Inside Track, Retail, and Small Business & Startups

Inside Track: Posh Petals grows out of successful home business

Elizabeth Schenk left a job in corporate communications to run her award-winning business full time.

December 5, 2014
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Elizabeth Schenk
Elizabeth Schenk hadn’t planned on being a full-time floral designer, but her business blossomed even before she opened her storefront. Photo by Michael Buck

Elizabeth Schenk might still be working in corporate communications at Universal Forest Products Inc. had it not been for a business venture that progressively blossomed.

“Blossom” is more than a cliché. Schenk made the decision earlier this year to resign the systems analyst/communications position she held for 10 years at Universal Forest to plunge headlong into her own floral design business she has dubbed Posh Petals.

In November, Posh Petals was named Outstanding New Business by the city’s Neighborhood Business Alliance and Neighborhood Ventures.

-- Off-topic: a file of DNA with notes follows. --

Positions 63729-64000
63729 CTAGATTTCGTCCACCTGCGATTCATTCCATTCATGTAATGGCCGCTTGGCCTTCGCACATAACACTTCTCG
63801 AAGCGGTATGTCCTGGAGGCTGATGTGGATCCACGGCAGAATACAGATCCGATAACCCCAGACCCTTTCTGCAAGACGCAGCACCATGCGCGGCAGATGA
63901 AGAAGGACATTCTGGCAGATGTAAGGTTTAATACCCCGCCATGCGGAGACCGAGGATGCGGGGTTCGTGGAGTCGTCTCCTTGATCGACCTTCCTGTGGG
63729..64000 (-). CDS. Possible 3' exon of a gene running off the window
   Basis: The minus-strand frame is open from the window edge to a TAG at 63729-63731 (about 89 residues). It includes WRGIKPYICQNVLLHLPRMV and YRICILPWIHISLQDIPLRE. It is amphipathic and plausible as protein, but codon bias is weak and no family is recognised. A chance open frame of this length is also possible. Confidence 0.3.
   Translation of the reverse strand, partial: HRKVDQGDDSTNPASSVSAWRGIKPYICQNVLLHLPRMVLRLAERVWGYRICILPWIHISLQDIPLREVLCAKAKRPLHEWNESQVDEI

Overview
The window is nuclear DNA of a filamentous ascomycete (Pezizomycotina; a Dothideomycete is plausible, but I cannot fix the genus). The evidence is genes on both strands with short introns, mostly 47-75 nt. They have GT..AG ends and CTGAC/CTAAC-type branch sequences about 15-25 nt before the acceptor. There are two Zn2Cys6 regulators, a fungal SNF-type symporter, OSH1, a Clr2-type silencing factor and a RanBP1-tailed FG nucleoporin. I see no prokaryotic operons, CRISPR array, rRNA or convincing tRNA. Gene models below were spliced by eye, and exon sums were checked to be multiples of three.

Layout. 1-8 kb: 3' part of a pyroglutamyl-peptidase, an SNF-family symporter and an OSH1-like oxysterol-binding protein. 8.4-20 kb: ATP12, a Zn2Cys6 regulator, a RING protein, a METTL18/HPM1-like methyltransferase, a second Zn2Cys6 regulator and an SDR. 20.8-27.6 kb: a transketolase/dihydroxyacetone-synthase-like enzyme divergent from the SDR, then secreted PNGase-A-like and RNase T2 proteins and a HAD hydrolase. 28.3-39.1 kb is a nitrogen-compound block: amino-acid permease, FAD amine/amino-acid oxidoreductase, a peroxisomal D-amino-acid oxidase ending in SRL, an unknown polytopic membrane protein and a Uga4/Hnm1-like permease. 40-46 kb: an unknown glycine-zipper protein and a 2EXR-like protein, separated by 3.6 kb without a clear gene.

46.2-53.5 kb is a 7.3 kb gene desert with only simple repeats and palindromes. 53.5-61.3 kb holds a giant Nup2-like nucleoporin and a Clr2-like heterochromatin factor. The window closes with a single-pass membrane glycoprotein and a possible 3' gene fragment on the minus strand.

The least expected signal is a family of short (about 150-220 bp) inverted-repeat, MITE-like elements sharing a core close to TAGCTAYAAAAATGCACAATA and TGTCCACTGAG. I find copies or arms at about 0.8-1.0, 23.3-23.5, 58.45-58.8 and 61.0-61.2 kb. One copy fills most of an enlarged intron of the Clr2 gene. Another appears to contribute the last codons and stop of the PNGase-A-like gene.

The storefront at 2150 Plainfield Ave. NE has its own storied past. In the 1940s, it was the Roxy Theater. Later it served as Blessed Sacrament Catholic Church and, after that, as a roller-skating arena.

But the historical significance of the building wasn’t on Schenk’s mind when she leased the 2,100-square-foot space for six months. Her main reason for choosing the site was because it’s close to where she lives.

“I noticed on a Saturday (while looking at Craigslist), it was a couple of blocks from my home,” said Schenk. “I looked at it Monday; we shook hands and signed a lease on Tuesday, in April of this year.”

Today, there are no vestiges of the building’s former occupants. Schenk has made the interior her own with a cozy vibe. The space isn’t overwhelmed with a clutter of merchandise. Instead, she wants customers to be intrigued by the variety of flower-related pieces on display that encourage browsing.

Posh Petals features a cooler filled with fresh blooms and arrangements and a “build-a-bouquet” station where shoppers can choose a vase, add water and select from a variety of blooms.

Ribbons and bows are available for that finishing touch, as is jewelry from Spring Lake’s Rose Water Designs, tote bags from Green Girl of California, fragrant body products from Library of Flowers, and custom-order wood items like wedding cake toppers and picture frames that can be personalized. Schenk added that Posh Petals is one of only three Trapp Candle retailers in the Grand Rapids area.

Then there’s Murphy, a lionhead mix rabbit who stays in his cage most of the time but can sometimes be found wandering throughout the floral store.